Under the Microscope: Cannabis and Gun Owners

Under the Microscope: Cannabis and Gun Owners

More and more states are decriminalizing marijuana, which is a blessing for medical patients who rely on cannabis to manage their symptoms. But the federal government still holds a strong line on drug and firearm possession, which has put medical cannabis users right in the crosshairs.

In June, Oklahoma became one of the latest states to decriminalize medical marijuana. While medical cannabis patients in the state likely rejoiced, those patients who also own guns may have been left scratching their heads. The reason? Under federal law and the jurisdiction of the Bureau of Alcohol, Tobacco, and Firearms, it is illegal for an individual to possess marijuana — legally or illegally — and a firearm at the same time.

In the case of decriminalized and medical marijuana, state jurisdiction is overruled by federal law. So, naturally, many cannabis patients across the country who owned guns before state laws changed are concerned they could be arrested.

Is It Fair?

Despite the obvious anxiety of possible arrest, the gist of the entire gun/cannabis debate centers on individual rights. Which governing body takes precedent? Currently the federal government is banning gun ownership for those with legally prescribed medical marijuana cards, leading many gun owners in these states to cry foul.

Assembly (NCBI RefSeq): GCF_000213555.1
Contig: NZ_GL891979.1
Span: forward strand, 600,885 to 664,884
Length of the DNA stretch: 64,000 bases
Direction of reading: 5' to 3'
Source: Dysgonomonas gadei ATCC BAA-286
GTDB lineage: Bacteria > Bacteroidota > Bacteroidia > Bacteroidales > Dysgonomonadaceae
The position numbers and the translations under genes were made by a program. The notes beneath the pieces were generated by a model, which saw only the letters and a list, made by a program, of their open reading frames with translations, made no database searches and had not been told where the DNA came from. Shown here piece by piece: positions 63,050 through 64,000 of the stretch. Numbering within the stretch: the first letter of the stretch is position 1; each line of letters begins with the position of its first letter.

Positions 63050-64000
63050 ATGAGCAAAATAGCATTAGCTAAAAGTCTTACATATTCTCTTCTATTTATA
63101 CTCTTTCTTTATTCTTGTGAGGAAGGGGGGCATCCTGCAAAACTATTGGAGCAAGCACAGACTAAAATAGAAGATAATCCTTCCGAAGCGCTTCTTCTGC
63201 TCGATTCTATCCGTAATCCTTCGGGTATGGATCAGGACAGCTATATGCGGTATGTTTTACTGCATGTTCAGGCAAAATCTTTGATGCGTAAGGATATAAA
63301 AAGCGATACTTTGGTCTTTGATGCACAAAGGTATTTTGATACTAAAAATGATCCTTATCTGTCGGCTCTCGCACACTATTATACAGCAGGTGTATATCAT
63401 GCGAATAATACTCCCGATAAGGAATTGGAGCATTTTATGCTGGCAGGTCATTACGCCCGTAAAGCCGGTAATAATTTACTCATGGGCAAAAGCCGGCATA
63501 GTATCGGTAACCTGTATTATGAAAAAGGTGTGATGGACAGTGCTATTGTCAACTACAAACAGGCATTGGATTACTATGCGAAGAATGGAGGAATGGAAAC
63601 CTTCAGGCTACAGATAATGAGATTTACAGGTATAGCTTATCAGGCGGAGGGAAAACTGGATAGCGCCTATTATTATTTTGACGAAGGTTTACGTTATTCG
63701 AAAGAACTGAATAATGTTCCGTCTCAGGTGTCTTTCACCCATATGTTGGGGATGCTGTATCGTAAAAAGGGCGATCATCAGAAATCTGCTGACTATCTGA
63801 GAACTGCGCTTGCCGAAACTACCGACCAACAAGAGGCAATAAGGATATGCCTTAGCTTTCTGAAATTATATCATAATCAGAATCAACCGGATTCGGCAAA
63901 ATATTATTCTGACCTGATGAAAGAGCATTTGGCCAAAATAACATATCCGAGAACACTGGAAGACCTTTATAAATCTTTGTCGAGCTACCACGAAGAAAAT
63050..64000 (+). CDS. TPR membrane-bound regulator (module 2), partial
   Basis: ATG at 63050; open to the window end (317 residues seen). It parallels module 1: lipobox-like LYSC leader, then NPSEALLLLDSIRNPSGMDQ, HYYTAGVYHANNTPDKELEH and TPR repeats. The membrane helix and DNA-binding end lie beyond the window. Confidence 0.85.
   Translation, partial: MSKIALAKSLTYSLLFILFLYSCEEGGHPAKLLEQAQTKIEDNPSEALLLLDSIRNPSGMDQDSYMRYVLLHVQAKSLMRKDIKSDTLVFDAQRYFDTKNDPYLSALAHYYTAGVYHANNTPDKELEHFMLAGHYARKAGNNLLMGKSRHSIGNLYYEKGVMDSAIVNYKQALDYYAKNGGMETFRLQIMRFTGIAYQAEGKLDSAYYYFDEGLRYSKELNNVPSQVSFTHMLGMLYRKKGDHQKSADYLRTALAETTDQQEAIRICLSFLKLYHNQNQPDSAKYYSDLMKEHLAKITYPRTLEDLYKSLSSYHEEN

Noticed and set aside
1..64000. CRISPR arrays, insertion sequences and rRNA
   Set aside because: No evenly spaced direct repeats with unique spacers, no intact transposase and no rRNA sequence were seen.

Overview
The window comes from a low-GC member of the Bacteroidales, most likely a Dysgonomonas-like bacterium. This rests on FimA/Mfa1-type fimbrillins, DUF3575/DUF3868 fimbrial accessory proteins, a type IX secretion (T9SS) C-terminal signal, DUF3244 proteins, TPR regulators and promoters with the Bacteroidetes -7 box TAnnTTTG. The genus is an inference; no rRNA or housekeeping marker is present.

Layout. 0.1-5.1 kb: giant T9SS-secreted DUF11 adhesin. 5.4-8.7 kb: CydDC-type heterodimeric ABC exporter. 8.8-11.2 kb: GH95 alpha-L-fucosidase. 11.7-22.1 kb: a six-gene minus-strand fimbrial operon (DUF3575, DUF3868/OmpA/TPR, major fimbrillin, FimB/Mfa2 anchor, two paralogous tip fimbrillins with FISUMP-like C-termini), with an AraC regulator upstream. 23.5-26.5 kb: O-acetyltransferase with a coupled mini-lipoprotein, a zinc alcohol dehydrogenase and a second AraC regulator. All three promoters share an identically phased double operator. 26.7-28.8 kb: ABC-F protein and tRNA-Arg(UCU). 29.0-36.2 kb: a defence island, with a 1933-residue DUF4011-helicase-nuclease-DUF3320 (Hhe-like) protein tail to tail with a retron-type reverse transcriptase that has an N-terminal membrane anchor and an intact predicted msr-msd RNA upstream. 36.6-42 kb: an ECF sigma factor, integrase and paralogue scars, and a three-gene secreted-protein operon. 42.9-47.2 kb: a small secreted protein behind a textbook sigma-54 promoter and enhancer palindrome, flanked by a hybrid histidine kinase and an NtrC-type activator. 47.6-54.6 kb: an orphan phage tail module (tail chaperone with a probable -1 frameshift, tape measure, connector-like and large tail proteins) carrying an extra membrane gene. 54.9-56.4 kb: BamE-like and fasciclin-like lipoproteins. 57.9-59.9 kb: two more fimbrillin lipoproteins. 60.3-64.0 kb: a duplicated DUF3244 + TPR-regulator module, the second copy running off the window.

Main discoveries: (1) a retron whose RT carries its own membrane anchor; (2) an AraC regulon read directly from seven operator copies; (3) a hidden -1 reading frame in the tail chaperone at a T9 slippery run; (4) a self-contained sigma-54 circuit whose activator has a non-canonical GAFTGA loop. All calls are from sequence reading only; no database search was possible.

The question of safety is obvious, but for many, the risks of marijuana users owning guns do not present the same risk as alcohol consumers. And with bars in some states allowing gun owners to open carry their firearms, the frustration felt by cannabis users can be understood.

A Change Is Gonna Come

As more states choose to legalize recreational and medicinal marijuana, more and more pressure will be placed on the federal government, especially in terms of its interpretation of age-old laws. In the era of safe, recreational weed, laws must be revised and reinterpreted to better serve their intended purposes of keeping U.S. citizens safe.

Until then, the debate will rage on, with people from coast to coast rushing to the defense of both sides. Unfortunately, legislative change takes actual acts of congress, so it may be a while before any actual federal laws adapt to these modern times.

Until then, what say you? Do you think guns and weed are fine in responsible hands or a threat to public safety?